The weapons in the game work well. You have your base lasers, a minigun called the Vulcan Cannon (no affiliation to the alien race or graphics engine), a Spreadfire Cannon, a Plasma Cannon and a Fusion Cannon. Now, say what you want about the Fusion Cannon, but that thing is uncontrollable. You jitter around and you can't aim, but when you shoot, damn does your shot do damage. That just depends on if it actually hit its target. Plasma and Spreadfire are both good, but the Vulcan is if you want to do a lot of shots without wasting energy. (Vulcan rounds are a separate thing, while the rest of the weapons use energy from your ship. Fusion shots take a lot of energy which makes them missing even more frustrating.)

As secondary weapons go, you have Concussion Missiles, Homing Missiles, Proximity Mines, Smart Missiles and Mega Missiles. Concussion are baseline, no strings attached missiles. Homing are like the Concussion Missiles but with more kick and chase for a while. Proximity Mines are a thing you leave out behind you and drop in case you have robots chasing your tail. Not too useful in my experience. Smart Missiles are missiles that contain plasma shots that hone in on you if an enemy shoots them or an enemy if you shoot them. Mega Missiles are just WMDs and are if you need to nuke a boss quick.

Enemies. Here we go. You have the basic enemies that will just be a nuisance, complete pains in the ass and bosses. The level 7 (Mercury Core) boss is a huge pain in the ass with its Smart Missiles and all the Super Hulks in the arena with you (red robots that shoot Homing missiles endlessly and have strong defense). Be forewarned. These enemies are also a massive difficulty spike. The Super Hulks are the worst with the Drillers (robots that shoot Vulcan rounds at you) being a close second. Others are just enemies I don't care about, but there are a few other pains in my side, one in particular that make annoying noises (INCLUDING the Drillers) and just are frustrating to deal with. In Descent 2, the Homing missiles were definitely toned way down in how much damage they did. Thank goodness.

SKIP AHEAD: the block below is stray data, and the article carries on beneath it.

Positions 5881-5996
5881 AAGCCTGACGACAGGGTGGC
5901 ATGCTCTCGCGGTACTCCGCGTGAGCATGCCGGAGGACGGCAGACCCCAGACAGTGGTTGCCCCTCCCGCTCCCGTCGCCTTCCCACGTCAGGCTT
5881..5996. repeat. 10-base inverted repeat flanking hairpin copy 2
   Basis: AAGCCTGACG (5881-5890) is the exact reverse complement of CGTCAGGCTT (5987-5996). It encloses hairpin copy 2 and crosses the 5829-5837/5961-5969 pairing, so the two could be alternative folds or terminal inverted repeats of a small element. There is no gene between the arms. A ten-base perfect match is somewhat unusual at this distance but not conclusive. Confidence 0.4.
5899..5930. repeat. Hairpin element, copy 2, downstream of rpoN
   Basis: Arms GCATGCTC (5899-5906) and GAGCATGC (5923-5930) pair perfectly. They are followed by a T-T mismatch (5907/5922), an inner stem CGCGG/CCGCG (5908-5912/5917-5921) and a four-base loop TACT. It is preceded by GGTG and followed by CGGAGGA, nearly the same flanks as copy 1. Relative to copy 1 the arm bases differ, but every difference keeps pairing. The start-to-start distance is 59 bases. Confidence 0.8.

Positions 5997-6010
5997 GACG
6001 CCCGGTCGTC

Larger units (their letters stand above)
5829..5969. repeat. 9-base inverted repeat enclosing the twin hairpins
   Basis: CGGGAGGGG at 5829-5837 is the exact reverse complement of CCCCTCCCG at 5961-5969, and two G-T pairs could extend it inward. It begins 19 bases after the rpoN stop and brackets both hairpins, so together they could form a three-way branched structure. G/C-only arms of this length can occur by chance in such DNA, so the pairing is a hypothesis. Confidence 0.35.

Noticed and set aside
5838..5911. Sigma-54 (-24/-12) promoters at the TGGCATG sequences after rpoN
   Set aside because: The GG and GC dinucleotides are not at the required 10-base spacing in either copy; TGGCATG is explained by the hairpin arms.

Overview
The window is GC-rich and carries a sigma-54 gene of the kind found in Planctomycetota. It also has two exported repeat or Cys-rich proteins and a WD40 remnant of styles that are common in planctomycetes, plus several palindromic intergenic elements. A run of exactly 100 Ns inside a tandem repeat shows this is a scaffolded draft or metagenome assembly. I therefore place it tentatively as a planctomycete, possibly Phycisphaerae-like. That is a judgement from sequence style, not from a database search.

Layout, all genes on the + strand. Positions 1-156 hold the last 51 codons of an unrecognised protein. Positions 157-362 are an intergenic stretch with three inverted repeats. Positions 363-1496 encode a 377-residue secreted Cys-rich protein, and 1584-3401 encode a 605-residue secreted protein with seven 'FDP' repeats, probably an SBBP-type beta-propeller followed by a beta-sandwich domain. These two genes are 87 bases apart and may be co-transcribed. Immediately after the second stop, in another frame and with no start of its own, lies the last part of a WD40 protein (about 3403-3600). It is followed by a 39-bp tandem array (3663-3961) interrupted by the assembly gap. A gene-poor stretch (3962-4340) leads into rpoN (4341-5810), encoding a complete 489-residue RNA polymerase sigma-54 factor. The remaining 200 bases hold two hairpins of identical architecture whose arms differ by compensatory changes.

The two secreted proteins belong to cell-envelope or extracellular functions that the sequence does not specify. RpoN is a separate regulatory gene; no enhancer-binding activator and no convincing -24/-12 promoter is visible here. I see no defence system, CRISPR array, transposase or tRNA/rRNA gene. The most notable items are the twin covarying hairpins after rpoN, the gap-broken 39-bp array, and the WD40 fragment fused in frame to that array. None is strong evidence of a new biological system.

Descent 2 on the other hand has robots that are a lot more tolerable except for one twat.

The Thief Bot.

This little turdmonkey will steal your weapons and afterburner and headlight if it gets the chance to ram into you. Then you have to chase it down. There's a secret level where it just spawns Thief Bots. Find the reactor and get the hell outta there ASAP. You have to move quick because it will turn on a dime as well.


Oh, and as of note, Descent 2 adds a few more things that were well deserved.

Five primary weapons, five secondary weapons, an afterburner, a headlight and an ammo rack. The weapons added are as follows:

Super Laser levels (two extra to the regular laser, totaling to 6), the Gauss Cannon which is a suped-up Vulcan Cannon, the Helix cannon which is a line of five shots and goes in a spiral, a suped-up Spreadfire Cannon. The Phoenix Cannon, a ricochet Plasma Cannon and the Omega Cannon, which is supposed to be the most powerful weapon in the game but hell if I know how to use it properly.

The Flash Missile, which is a distraction weapon. Basically like a smokescreen. The Guided Missile, which is as it says on the tin, Smart Mines, which are gold Proximity Mines that send homing projectiles, Mercury Missiles, which I don't know what they really do to be considered as powerful, but then again I mainly rely on primary weapons. Last of note is the blue Eathshaker Missiles which are useful against the final boss where its weak spot is behind it. The Earthshaker sends shockwaves outwardly from where it was shot, to mention why it's useful in that occasion.

Also, a full automap in some stages.

These secondary weapons can be selected by hitting the weapon number key on the keyboard again.

The Ammo Rack is like the Ammo Backpack in Doom. It allows you to double your ammo capacity. It's imparative that you get it asap. The Headlight allows you to see in dark places as mentioned before and the Afterburner is a speed boost. Don't forget to get those colored keys, btw. Like in Doom, in all of the Descent games from the first to Maximum, there's colored keys to collect. As is expected.